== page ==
New Hearing Test Simulates Noise Of Real World

MADISON – University of Wisconsin-Madison researcher Ruth Litovsky has developed a hearing test that simulates the noisy real world, and the results could improve our understanding not only of hearing but also of developmental and learning disabilities among children.

Ruth Litovsky
Five-year-old Ariana Makuch takes an audiology research binaural hearing test run by Ruth Litovsky (R), assistant professor of communicative disorders, in a soundproof booth in the Waisman Center. In order to simulate a noisy environment, test subjects listen to competing voices from multiple loudspeakers, one of which is visible behind Litovsky, then point to an object mentioned. ©UW-Madison University Communications  Photo by: Michael Forster Rothbart

Everyday and everywhere, a cacophony of sounds compete for children’s attention. Because humans have binaural hearing – hearing with two ears – children usually can determine which sounds are more important: student chatter in the back of the classroom or the teacher’s lesson on multiplication, for example.

“Binaural hearing enables us to understand and engage in the world around us,” says Litovsky, a UW-Madison communicative disorders professor and an investigator at the Waisman Center, a facility devoted to advancing the knowledge of human development.

Without binaural hearing, different noises would blur together and become overwhelming. Thus, an impairment affecting binaural hearing could limit a child’s ability to pick out important sounds in noisy environments, which in turn could affect learning, speaking and, generally, concentration.

Until now, no test effectively evaluated how well children can tune in some sounds and tune out others. “Most hearing tests that are available clinically are done in quiet rooms, which make it hard to predict how a child, especially one fitted with a hearing aid or cochlear implant, might perform in noisy rooms,” Litovsky says.

Litovsky’s test, on the other hand, simulates the noisy world by including a variety of competing voices and other sounds that children might hear at school, on the playground or at home. Results so far show that some children can separate sounds better than others.

Children who take Litovsky’s test, or “game,” sit in front of a computer surrounded by a semicircle of loudspeakers. They listen for words that match pictures on the screen. Sometimes, they might hear only one voice asking them to point to a particular object. Other times, they might hear several voices coming from either the same location or from different ones. Yet, every time only one voice asks the children to choose an object. To correctly identify it, the children must try to ignore all the simultaneous speakers, except the one giving directions.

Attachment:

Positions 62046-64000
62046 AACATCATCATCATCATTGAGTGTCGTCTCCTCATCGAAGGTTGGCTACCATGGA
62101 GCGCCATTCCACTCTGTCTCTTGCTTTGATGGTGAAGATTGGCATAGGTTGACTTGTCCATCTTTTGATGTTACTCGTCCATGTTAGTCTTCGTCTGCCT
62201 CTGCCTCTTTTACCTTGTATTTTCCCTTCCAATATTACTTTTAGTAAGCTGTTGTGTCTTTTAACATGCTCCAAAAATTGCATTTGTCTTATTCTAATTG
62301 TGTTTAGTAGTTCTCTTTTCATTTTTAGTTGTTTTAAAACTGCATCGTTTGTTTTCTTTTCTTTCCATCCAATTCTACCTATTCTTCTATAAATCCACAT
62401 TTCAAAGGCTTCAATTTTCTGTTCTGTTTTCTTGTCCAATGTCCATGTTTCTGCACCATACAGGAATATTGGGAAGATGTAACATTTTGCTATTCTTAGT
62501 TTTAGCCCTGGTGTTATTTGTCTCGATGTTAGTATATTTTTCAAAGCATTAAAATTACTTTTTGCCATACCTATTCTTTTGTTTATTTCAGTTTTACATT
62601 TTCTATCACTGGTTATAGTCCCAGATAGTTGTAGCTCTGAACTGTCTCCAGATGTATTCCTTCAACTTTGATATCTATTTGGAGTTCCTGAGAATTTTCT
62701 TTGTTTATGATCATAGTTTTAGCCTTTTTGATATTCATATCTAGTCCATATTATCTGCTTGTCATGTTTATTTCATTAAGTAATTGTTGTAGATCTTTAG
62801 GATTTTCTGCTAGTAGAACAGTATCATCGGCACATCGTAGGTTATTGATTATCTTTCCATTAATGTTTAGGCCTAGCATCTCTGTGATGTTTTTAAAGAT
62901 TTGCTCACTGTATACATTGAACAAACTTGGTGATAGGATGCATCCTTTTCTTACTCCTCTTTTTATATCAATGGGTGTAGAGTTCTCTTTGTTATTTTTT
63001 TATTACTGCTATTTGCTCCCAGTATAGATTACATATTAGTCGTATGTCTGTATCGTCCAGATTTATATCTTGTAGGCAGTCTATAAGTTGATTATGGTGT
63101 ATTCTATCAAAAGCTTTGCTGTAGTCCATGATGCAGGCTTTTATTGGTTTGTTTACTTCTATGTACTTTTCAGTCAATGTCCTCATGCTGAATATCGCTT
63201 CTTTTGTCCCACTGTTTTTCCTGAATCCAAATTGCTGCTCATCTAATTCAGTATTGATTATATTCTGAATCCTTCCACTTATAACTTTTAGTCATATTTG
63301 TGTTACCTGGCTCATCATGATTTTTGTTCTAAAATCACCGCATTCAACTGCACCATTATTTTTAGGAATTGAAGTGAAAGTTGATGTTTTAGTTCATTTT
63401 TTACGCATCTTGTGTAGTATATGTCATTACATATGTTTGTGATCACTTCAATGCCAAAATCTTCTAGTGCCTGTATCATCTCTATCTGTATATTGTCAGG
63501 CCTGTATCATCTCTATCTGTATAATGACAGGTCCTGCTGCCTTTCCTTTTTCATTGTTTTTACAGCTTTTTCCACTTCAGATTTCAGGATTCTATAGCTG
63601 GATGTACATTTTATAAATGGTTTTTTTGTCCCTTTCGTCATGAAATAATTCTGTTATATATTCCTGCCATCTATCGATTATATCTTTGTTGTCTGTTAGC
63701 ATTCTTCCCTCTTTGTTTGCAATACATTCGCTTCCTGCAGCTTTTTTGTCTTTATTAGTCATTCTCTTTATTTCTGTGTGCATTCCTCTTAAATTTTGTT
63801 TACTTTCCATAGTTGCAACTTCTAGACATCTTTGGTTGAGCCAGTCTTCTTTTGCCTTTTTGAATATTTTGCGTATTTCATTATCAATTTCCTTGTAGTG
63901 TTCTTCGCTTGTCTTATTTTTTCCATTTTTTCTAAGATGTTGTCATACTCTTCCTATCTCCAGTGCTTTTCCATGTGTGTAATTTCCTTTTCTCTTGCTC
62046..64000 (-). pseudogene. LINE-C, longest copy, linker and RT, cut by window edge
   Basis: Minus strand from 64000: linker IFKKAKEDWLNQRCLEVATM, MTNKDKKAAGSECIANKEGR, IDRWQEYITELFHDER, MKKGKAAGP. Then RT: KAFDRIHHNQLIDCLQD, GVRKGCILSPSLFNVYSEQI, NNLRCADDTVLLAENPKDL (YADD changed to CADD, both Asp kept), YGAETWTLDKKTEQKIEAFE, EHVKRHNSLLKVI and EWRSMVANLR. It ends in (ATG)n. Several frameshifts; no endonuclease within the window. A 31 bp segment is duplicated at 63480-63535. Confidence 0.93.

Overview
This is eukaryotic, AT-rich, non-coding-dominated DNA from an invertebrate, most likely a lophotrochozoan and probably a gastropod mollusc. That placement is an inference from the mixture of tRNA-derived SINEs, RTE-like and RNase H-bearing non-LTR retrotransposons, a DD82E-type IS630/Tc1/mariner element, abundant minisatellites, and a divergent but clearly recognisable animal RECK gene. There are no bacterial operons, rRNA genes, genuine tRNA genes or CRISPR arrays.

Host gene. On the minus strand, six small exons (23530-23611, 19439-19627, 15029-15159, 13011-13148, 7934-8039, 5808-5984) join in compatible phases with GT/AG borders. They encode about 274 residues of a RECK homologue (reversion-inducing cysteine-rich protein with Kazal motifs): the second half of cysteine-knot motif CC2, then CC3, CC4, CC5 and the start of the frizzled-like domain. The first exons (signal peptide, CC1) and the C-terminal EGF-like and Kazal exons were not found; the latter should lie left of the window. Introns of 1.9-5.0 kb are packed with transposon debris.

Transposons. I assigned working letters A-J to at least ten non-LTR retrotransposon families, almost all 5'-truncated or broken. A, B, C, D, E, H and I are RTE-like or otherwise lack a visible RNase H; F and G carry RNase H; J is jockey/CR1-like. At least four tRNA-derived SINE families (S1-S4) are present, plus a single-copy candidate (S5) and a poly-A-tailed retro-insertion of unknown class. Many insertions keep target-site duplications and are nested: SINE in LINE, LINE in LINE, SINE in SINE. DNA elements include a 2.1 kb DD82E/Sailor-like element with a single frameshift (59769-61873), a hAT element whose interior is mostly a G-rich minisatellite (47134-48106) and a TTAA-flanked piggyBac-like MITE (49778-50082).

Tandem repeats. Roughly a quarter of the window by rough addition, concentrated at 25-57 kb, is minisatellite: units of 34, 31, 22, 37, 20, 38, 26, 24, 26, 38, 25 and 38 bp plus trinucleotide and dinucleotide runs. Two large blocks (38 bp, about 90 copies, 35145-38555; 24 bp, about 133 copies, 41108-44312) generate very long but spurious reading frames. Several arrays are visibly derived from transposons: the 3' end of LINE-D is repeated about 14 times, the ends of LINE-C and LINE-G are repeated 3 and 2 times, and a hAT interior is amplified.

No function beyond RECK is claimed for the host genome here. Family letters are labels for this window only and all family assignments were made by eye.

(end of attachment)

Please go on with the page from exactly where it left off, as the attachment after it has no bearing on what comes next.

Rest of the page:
“When the voices come from the same place and when we add more competing voices, the task gets more difficult,” says Litovsky, who has tested children as young as 4. But, the researcher has also found that each child’s ability to separate the different speakers varies, most likely due to individual rates of auditory and cognitive development. “Adults are generally much better at this task than children,” she adds, because many aspects of hearing continue to develop into the teenage years.

By varying the test, Litovsky has also found that children have more difficulty separating competing sounds that produce a more audible reverberation, or echo. Binaural hearing generally allows humans to quiet these echoes, but Litovsky says the acoustics of a room can greatly affect this ability.

“The results from these tests lead to interesting questions about the acoustical architecture of classrooms,” she says.

Litovsky will present more of these findings Thursday, June 6, at the annual Acoustical Society of America conference in Pittsburgh.

In the future, Litovsky plans to work with children who are born deaf and who receive cochlear implants to restore hearing. Through her work at the Waisman Center, Litovsky plans to use her test to assess how children with developmental disabilities, such as autism, fragile-X and Down syndrome, hear in noisy environments. “To date, almost nothing is known about hearing abilities in children with disabilities,” she says. “In order to be able to help these children function in realistic environments, we must understand how they hear.”

The Wisconsin Alumni Research Foundation has filed a patent on Litovsky’s hearing test. Pilot versions are now available and some have already been distributed to clinics in Milwaukee, New York City, Boston and London. Litovsky hopes that clinicians and researchers will integrate her “game” into the battery of tests used to evaluate children’s hearing.